Seriously, who was President on January 1, 2000 who supposedly was of such low moral character that he would sell out every black person in the U.S. to whatever horrors the aliens would have planned for them?  Who is Bell claiming to be such a vile person?  Let me see...

Okay, nevermind.  He kind of has a point.

(Note: I am joking.  I think even Clinton would have more character than that.)

There was a definite split in the nature of the calls - a split that reflected distinctly different perceptions of the Space Traders. Most white people were, like the welcoming delegates that morning, relieved and pleased to find the visitors from outer space unthreatening. They were not human, obviously, but resembled the superhuman, good-guy characters in comic books; indeed, they seemed to be practical, no non-sense folks like regular Americans

Um, no actually the alien’s proposal is nonsensical and I think most regular Americans would get that.

On the other hand, many American blacks-whether watching from the shore or on their television screens-had seen the visitors as distinctly unpleasant, even menacing in appearance. While their perceptions of the visitors differed, black people all agreed that the Space Traders looked like bad news-and their trade offer certainly was-and all burned up the phone lines urging black leaders to take action against it.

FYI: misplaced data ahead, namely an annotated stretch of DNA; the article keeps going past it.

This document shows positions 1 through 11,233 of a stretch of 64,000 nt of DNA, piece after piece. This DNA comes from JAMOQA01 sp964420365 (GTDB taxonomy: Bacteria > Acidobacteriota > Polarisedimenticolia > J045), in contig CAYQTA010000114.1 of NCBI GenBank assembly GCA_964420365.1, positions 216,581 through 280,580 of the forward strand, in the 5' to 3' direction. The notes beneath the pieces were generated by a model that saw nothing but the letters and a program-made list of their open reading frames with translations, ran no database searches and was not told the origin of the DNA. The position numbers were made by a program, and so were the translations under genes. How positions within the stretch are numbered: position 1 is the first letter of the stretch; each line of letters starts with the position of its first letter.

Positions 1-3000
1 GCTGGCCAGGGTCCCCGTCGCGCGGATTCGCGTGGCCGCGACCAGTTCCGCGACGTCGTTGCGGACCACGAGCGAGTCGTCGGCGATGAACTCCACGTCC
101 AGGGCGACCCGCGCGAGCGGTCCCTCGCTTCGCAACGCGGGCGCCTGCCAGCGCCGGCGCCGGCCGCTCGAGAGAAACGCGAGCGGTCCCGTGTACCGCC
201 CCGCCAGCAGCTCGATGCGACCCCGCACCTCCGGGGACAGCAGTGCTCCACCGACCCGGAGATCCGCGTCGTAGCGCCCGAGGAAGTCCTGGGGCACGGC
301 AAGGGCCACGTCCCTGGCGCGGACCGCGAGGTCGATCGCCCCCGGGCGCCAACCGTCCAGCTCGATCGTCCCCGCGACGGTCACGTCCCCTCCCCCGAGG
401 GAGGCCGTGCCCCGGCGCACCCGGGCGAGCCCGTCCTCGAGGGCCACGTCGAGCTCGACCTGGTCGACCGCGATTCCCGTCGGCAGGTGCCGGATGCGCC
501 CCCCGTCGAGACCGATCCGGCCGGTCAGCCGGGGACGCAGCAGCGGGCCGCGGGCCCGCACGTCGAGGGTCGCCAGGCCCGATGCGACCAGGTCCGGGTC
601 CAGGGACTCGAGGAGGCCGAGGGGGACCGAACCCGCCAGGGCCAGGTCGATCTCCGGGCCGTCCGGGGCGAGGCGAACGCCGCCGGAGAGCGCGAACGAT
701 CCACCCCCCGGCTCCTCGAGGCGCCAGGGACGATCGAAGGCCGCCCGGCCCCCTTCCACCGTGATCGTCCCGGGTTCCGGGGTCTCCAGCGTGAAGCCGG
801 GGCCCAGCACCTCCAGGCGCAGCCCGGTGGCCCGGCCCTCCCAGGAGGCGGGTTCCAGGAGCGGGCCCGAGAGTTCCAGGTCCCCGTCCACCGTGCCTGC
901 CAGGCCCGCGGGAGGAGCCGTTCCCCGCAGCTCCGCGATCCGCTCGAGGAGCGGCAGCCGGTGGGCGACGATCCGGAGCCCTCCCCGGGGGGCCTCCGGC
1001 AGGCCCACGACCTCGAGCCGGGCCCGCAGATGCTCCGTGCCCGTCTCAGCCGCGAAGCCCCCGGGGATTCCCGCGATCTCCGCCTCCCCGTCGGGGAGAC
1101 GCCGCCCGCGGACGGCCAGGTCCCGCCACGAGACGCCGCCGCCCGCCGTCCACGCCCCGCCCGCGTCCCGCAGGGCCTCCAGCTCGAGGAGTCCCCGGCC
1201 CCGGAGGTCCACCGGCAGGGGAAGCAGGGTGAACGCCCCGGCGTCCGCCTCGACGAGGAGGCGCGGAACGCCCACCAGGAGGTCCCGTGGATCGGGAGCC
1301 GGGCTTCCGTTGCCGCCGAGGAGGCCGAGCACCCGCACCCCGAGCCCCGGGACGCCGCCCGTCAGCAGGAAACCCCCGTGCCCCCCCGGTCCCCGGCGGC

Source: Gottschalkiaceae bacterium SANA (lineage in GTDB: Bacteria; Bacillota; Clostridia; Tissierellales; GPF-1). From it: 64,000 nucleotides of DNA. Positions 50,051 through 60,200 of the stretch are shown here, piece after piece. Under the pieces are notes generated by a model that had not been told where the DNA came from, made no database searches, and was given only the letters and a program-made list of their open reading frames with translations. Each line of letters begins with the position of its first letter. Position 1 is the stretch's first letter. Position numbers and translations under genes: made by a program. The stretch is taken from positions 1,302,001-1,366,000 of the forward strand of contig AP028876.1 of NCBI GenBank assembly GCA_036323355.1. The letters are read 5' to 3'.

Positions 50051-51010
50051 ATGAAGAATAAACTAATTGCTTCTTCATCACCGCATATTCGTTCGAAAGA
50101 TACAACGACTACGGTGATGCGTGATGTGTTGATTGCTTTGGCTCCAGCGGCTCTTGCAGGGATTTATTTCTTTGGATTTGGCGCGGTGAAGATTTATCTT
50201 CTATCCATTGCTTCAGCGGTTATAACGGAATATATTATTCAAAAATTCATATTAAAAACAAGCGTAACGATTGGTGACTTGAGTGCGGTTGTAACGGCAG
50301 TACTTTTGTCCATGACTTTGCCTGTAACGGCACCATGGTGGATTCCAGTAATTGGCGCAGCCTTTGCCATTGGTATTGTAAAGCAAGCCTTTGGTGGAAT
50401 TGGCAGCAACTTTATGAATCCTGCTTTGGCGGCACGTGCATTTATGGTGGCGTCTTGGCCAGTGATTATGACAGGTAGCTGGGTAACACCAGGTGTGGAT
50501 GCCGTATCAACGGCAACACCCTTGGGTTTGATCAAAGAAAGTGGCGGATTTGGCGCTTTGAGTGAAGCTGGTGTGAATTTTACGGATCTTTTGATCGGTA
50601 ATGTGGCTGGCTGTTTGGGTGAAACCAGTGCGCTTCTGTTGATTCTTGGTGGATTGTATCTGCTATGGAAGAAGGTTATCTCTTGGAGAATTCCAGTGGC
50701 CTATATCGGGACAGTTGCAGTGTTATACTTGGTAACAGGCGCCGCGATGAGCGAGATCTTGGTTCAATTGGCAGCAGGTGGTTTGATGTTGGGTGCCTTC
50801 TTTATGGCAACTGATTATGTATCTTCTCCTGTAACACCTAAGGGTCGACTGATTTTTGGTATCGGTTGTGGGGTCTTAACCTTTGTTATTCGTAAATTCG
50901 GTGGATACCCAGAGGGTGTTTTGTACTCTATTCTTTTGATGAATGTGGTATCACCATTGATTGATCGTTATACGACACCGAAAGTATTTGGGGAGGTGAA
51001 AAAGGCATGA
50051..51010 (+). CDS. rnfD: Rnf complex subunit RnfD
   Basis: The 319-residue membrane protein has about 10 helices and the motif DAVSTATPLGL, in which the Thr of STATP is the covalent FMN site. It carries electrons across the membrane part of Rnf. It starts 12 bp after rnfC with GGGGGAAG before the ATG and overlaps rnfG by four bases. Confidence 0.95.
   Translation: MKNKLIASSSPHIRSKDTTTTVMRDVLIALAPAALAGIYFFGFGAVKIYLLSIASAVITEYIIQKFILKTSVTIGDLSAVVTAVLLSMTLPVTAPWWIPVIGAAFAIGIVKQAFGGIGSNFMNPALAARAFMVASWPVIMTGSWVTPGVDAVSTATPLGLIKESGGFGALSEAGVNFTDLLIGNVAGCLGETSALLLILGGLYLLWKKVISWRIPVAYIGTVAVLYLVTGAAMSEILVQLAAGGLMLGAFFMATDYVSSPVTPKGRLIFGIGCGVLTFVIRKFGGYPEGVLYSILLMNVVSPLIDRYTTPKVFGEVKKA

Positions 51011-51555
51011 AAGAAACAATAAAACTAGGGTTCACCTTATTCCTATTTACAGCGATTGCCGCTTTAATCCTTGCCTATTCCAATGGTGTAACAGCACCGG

And then it gets really infuriating:

But whites, long conditioned to discounting any statements of blacks unconfirmed by other whites, chose now, of course, to follow their own perceptions. "Will the blacks never be free of their silly superstitions?" whites asked one another with condescending smiles. "Here, in this truly historic moment, when America has been selected as the site for this planet's first contact with people from another world, the blacks just revert to their primitive fear and foolishness." Thus, the blacks' outrage was discounted in this crisis; they had, as usual, no credibility.

Got that?  According to Bell, white people don’t believe what black people say unless a white person confirms it.  One wonders if Bell has ever actually met a white person.

And it is worth taking a moment to say something here.  As you may or may not know, I am a self-published author of a fictional novel called Archangel.  And in it the main character meets many famous people.  So I confronted the question of whether I was writing propaganda: